This small batch strawberry rhubarb jam with a hint of ginger and lime is an excellent way to preserve the flavors of the season. With no-pectin added and less sugar than your standard jam, it’s an easy to make treat that you can enjoy all summer long.
As written, the recipe makes about one and a half cups jam and can be easily doubled.
Enjoy your jam slathered on homemade biscuits, serve it on your next cheese and charcuterie board, use it as a filling for homemade pastries with rough puff pastry, or turn it into a fruit and yogurt parfait with maple hazelnut homemade granola. For more tasty summer delights, check out my summer recipes collection.
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- 8 oz strawberries
- 8 oz rhubarb
- 0.5 oz ginger
- 1/2 cup granulated sugar
- 1 TBSP lime juice
- Remove stems from strawberries and coarsely chop. Chop rhubarb into 1/2" chunks. Grate ginger.
- Add strawberries rhubarb, ginger, sugar, and lime juice to a wide, shallow pan. Bring to a boil over medium heat.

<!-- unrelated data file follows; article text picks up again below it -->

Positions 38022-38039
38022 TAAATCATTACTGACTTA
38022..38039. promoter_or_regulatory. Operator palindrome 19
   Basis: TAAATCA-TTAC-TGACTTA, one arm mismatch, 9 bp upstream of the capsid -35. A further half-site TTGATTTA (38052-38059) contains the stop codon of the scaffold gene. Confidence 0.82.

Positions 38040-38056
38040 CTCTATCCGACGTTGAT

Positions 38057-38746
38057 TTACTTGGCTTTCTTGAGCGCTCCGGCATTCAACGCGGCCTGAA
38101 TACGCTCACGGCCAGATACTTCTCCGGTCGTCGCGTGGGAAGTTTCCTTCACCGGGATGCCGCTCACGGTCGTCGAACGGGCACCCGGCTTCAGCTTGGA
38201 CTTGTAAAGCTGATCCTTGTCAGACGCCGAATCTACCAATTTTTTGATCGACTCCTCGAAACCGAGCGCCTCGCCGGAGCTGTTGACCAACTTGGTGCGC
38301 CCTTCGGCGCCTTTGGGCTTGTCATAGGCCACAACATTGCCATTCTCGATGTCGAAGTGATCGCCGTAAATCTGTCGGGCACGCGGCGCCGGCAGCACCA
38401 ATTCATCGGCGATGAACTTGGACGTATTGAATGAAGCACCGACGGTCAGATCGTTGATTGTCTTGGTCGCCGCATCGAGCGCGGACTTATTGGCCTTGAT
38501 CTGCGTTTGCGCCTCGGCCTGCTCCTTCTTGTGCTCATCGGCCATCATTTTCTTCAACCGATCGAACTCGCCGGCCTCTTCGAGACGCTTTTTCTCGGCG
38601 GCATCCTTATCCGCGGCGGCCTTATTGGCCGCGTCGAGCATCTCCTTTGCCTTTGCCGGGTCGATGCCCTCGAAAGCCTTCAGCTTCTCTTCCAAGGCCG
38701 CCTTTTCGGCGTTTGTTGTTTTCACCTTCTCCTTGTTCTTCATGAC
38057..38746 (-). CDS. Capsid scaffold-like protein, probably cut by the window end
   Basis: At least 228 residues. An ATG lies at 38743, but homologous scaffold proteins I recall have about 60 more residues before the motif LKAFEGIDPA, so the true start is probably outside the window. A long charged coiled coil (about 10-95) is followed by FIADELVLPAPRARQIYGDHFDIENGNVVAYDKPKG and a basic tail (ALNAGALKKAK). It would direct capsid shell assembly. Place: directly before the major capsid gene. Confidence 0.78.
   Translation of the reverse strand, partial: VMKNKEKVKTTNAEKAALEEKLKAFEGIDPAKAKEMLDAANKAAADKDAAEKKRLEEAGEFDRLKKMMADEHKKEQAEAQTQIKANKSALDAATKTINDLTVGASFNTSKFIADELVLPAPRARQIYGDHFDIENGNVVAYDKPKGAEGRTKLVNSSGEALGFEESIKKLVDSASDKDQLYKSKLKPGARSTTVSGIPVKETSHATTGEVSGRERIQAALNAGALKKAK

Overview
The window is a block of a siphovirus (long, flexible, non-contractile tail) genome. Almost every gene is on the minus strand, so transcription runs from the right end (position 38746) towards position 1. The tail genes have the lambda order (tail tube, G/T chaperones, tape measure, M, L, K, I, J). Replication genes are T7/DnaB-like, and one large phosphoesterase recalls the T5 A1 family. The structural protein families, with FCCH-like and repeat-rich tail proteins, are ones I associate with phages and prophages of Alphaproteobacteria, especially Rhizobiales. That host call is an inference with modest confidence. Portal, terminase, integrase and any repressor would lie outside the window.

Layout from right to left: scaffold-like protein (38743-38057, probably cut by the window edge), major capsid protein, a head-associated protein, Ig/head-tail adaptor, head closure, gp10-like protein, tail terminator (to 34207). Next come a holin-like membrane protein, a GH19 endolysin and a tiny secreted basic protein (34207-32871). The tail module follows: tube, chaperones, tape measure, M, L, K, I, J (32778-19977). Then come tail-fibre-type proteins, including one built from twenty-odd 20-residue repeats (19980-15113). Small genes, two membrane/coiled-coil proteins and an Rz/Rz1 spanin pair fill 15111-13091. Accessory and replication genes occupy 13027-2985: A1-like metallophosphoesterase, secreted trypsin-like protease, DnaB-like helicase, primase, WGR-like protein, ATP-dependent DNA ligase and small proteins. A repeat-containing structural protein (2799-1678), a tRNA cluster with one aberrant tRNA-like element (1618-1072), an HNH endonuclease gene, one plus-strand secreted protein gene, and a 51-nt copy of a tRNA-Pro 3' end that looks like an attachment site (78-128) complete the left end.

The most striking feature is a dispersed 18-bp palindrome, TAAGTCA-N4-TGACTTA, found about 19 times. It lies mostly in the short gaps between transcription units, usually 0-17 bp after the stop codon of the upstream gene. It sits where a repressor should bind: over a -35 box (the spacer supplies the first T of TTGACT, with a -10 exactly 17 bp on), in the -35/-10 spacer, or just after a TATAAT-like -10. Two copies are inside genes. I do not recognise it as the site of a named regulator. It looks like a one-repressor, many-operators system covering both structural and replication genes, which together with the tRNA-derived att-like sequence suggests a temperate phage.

- As mixture boils down, it will foam up and reduce. Stir occasionally to ensure it's not sticking. If it does stick, reduce the heat.
- Once the foam begins to subside, begin to stir constantly. Jam will darken in color and take on a thick, syrupy consistency. It's done when it coats the back of a spoon and you can draw a line down the center of the pan that takes a moment to refill.
- Allow jam to cool 5 minutes in the pan, then transfer to a clean glass jar or storage container. Cool the jam at room temperature for about 90 minutes before refrigerating. Chill 6 - 8 hours to thicken completely.
Nutrition Information:Yield: 12 Serving Size: 2 TBSP
Amount Per Serving: Calories: 44Total Fat: 0gSaturated Fat: 0gTrans Fat: 0gUnsaturated Fat: 0gCholesterol: 0mgSodium: 1mgCarbohydrates: 11gFiber: 1gSugar: 9gProtein: 0g
Nutrition information is automatically calculated by Nutritionix and is for general information purposes only. For the most accurate information, calculate using your select brands and exact measurements.